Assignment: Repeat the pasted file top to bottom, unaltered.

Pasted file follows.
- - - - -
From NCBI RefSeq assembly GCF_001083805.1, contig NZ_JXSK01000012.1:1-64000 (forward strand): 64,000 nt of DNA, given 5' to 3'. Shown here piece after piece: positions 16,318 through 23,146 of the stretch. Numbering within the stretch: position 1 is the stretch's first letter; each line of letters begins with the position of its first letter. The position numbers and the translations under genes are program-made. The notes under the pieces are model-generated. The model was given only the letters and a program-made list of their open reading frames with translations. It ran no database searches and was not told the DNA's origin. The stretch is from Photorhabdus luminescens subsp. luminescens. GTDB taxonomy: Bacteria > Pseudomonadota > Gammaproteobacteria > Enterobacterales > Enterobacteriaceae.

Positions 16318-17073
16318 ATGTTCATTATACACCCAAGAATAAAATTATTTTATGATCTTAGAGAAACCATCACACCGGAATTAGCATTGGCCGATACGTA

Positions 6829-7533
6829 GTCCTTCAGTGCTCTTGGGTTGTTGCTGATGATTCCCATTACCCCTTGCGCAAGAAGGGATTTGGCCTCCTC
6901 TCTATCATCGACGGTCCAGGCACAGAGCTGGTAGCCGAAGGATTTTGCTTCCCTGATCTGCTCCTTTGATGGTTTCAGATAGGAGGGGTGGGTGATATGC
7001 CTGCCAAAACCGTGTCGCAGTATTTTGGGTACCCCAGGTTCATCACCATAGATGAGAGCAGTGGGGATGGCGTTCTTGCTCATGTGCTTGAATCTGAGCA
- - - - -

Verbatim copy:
From NCBI RefSeq assembly GCF_001083805.1, contig NZ_JXSK01000012.1:1-64000 (forward strand): 64,000 nt of DNA, given 5' to 3'. Shown here piece after piece: positions 16,318 through 23,146 of the stretch. Numbering within the stretch: position 1 is the stretch's first letter; each line of letters begins with the position of its first letter. The position numbers and the translations under genes are program-made. The notes under the pieces are model-generated. The model was given only the letters and a program-made list of their open reading frames with translations. It ran no database searches and was not told the DNA's origin. The stretch is from Photorhabdus luminescens subsp. luminescens. GTDB taxonomy: Bacteria > Pseudomonadota > Gammaproteobacteria > Enterobacterales > Enterobacteriaceae.

Positions 16318-17073
16318 ATGTTCATTATACACCCAAGAATAAAATTATTTTATGATCTTAGAGAAACCATCACACCGGAATTAGCATTGGCCGATACGTA

Positions 6829-7533
6829 GTCCTTCAGTGCTCTTGGGTTGTTGCTGATGATTCCCATTACCCCTTGCGCAAGAAGGGATTTGGCCTCCTC
6901 TCTATCATCGACGGTCCAGGCACAGAGCTGGTAGCCGAAGGATTTTGCTTCCCTGATCTGCTCCTTTGATGGTTTCAGATAGGAGGGGTGGGTGATATGC
7001 CTGCCAAAACCGTGTCGCAGTATTTTGGGTACCCCAGGTTCATCACCATAGATGAGAGCAGTGGGGATGGCGTTCTTGCTCATGTGCTTGAATCTGAGCA